Ida Lewis Distance Race - 'Virtual mark' adds an intriguing new twist
by Kirsten Ferguson on 13 Aug 2014
A 'virtual mark' adds an intriguing new twist to the 10th Annual Ida Lewis Distance Race (ILDR), which starts this Friday (August 15). Starting at 12:30 p.m. off Fort Adams in Newport, R.I., the popular overnighter takes its fleet of PHRF, IRC, One-Design, Doublehanded and Multihull boats on one of four courses – between 104nm and 177nm – that trace the New England coastline.
The PHRF Class start at the 2013 Ida Lewis Distance Race Meghan Sepe
'This is the first time that we have used the concept of a ‘virtual mark’ at the Ida Lewis Distance Race,' said ILDR Race Chairman Simon Davidson, adding that the mark is similar to a traditional mark, as defined in the rules of sailing, except rather than being a physical object, it’s a position defined by latitude and longitude coordinates.
'Originally, this concept was born out of necessity, due to the Coast Guard’s removal of various traditional marks that we’ve used in the past. However, making this change actually enhances the race committee's ability to set an optimal distance course. If this experience proves successful, we expect to see it used for a lot of other events.'
This year, the mark will be located at longitude 41:06.00 north and latitude 071:23.34 west.
'This seems to be an emerging trend,' said Ed Cesare (Norwalk, Conn.), who is returning this summer to defend his 2013 win on Class 40 Pleiad Racing in the Doublehanded Division. 'I know the RORC uses virtual marks and have been doing so for some time. Certainly the technology is there, so if it works for the race course, then let’s do it.'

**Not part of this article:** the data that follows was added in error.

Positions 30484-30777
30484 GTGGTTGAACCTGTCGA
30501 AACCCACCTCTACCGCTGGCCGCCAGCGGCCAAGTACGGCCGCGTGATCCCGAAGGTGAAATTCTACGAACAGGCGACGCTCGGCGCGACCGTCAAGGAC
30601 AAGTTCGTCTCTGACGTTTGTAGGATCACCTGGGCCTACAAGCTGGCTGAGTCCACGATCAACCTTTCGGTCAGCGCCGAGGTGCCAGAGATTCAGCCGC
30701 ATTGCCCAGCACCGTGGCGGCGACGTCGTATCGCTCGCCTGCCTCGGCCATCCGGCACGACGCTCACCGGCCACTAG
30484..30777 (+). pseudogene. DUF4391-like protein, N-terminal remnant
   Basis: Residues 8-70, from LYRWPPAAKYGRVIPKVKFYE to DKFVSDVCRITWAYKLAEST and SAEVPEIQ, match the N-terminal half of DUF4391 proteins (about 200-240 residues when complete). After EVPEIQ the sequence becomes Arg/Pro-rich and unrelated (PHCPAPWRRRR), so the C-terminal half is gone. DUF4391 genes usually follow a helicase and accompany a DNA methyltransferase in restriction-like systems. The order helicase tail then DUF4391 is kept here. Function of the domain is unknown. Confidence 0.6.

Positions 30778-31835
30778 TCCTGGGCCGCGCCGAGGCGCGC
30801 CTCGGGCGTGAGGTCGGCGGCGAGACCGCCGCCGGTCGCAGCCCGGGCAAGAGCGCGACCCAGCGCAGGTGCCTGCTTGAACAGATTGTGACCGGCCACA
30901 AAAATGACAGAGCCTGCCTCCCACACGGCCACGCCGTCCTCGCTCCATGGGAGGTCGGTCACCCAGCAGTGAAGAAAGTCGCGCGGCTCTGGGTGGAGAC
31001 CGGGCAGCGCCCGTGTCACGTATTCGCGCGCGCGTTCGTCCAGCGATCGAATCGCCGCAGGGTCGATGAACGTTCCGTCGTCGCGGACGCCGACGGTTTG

Cesare has been racing in the Ida Lewis Distance Race since its inception in 2004. 'I competed in this event on a variety of different boats, and what I love about it is that the organizers are constantly trying to modify the format to make it better for a variety of different teams. It also starts and finishes in Newport, making it a fun weekend for all members of the family.'
To that point, the Ida Lewis Distance Race welcomes the next generation of sailors to try offshore racing on for size with its Youth and Collegiate Challenges. To qualify for the Youth Challenge, more than 40% of the crew must have reached their 14th birthday but not turned 20 prior to August 15. To qualify for the Collegiate Challenge, more than 40% of the crew must not have reached the age of 26 prior to August 15. For both challenges, teams are encouraged to register under the burgee of a college sailing program or a US Sailing yacht club or community sailing program.
The Ripple Effect Short Video Contest has been introduced to attract and engage the youth sailors (between 14 and 20 years of age) competing in the Ida Lewis Distance Race. The contest was originally developed by Joe Cooper and Manuka SEM for the Atlantic Cup this past May. Participants (working either individually or as a team) are asked to answer the question 'What do you like most about offshore/overnight sailing?' through a video essay or documentary no longer than five minutes in length.
The Ida Lewis Distance Race Photo Challenge invites all sailors competing in this summer’s event to submit photos to the event Facebook Page (with hashtag #ILDR) that capture their experience at the race. Prizes for both contests will be announced at a later date.
To download contest guidelines and registration form, click Event website